Google has been moving Android to a future that’s 64-bit only for years, but it’s been a slow process. After the Pixel 7 blocked installation of 32-bit apps last month, MediaTek has partially dropped hardware support for 32-bit on the Dimensity 9200, pushing Android one step closer to a 64-bit-only future.

The MediaTek Dimensity 9200 is a chipset designed for high-end Android phones, and it brings a lot of firsts, including Arm’s new Cortex-X3 core, Wi-Fi 7 support, and more. But it’s also going to be one of the first chips to drop support for 32-bit in a bigger way, which has an impact on future Android phones.

Related: MediaTek Dimensity 9200 packs Cortex-X3, mmWave 5G, Immortalis GPU with raytracing

Reiterated as a part of today’s MediaTek Executive Summit, the company confirmed that the Dimensity 9200 drops support for 32-bit on its “performance” cores. This refers to the primary Cortex-X3 core as well as the Cortex-A715 cores. The company also noted this to Android Authority earlier this week.

What does this mean? While the Dimensity 9200 does support 32-bit apps, it’s only with the less powerful cores. Android as a whole, as mentioned, has been moving toward a 64-bit-only future for quite some time, but this is a major step toward that.

The Google Pixel 7 blocks 64-bit apps on a software level, with the Tensor G2 chip under the hood still technically offering support. Google explained that dropping 64-bit support leads to better performance overall. New CPUs running 64-bit code see 25% better performance and Android as a system uses 150MB less RAM at any given time. MediaTek, though, probably won’t see the RAM benefit given that the chip still supports 32-bit on its lesser cores. It will likely be up to device makers to block 32-bit on a software level to see the gains that Google is referring to.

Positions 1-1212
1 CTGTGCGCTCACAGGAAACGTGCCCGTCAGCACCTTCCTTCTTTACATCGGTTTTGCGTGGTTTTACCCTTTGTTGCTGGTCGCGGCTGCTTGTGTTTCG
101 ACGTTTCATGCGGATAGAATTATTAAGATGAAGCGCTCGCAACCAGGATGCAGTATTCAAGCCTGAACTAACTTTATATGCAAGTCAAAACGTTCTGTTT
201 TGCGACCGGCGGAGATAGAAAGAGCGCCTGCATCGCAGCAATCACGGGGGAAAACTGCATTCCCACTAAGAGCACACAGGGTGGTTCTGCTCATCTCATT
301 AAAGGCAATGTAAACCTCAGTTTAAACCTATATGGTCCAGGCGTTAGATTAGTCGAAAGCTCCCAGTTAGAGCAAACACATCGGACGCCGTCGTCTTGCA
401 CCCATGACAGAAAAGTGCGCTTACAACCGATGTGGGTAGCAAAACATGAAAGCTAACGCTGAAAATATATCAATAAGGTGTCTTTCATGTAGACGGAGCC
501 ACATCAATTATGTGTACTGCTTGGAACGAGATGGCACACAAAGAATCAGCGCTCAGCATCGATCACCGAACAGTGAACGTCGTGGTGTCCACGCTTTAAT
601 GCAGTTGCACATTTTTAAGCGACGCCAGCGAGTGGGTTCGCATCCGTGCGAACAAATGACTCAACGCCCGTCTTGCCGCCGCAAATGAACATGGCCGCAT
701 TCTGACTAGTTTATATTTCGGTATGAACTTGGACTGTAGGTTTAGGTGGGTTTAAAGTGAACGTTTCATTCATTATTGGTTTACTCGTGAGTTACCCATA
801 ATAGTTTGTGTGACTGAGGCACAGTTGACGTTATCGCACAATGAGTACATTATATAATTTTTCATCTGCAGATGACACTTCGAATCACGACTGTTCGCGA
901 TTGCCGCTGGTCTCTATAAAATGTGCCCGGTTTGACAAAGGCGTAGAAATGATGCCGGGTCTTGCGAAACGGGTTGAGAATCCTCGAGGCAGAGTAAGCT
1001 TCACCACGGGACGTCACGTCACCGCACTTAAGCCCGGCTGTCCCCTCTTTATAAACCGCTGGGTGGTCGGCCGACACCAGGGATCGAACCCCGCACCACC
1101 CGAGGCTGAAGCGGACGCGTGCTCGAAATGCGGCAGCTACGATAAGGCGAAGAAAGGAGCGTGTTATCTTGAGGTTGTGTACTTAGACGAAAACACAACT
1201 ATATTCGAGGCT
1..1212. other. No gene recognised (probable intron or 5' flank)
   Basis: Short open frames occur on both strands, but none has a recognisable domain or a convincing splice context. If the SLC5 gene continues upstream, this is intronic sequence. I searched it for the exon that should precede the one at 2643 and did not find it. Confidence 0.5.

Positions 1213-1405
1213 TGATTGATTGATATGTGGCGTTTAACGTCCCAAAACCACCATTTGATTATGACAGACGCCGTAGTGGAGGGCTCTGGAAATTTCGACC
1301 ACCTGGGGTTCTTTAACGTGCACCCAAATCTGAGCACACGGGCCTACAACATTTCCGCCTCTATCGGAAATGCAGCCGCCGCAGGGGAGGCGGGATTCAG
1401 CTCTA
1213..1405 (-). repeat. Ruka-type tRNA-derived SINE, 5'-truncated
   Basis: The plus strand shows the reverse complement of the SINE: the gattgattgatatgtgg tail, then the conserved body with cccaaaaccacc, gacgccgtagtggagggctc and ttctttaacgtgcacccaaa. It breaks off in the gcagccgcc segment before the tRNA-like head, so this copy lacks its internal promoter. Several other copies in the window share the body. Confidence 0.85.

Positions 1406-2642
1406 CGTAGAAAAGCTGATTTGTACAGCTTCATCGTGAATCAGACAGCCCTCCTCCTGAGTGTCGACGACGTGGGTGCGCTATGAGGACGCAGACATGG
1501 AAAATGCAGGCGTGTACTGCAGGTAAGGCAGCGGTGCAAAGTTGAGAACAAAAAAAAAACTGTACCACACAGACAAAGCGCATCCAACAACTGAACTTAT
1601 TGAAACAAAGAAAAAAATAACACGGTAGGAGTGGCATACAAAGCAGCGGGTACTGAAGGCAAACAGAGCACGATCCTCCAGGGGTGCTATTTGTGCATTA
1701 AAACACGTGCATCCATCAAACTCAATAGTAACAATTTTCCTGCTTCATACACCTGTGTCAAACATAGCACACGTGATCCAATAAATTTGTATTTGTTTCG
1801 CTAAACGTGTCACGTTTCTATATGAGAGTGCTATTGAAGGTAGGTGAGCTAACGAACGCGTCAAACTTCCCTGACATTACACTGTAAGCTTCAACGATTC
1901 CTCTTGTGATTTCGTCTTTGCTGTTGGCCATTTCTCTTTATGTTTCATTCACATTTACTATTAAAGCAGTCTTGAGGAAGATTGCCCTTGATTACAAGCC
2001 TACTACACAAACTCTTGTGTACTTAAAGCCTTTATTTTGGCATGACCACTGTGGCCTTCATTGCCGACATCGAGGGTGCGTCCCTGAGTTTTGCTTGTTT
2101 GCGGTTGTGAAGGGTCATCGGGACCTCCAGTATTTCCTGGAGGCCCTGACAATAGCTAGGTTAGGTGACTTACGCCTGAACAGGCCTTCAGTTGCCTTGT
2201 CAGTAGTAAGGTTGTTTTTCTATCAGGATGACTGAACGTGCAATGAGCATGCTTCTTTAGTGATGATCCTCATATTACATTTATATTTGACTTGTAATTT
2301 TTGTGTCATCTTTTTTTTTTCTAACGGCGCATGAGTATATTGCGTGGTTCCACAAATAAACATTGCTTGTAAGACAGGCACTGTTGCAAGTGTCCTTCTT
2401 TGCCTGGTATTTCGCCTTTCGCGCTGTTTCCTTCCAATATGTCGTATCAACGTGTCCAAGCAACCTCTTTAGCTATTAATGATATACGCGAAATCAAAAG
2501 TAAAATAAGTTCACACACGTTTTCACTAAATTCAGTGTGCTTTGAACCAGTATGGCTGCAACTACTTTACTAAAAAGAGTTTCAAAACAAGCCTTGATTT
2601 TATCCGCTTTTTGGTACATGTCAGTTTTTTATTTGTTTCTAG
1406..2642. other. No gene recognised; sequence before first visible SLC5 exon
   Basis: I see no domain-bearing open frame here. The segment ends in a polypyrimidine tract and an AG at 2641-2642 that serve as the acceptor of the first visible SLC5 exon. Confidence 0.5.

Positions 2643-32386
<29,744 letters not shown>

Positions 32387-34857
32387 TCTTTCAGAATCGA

MediaTek somewhat backs up Google’s claims about dropping 32-bit and how that will affect performance on the Dimensity 9200. The company cites an LZBench benchmark which tests the speed of data compression. MediaTek says that compression is 92% faster with 64-bit over 32-bit and 80% faster on decompression.

During the presentation, MediaTek pointed out that the side effects of this change would be minimal. Google has required that apps in the Play Store support 64-bit for quite some time, and the company has been working to ensure that’s true. The Play Console app was updated with 64-bit support recently, as was the legacy Pebble app.

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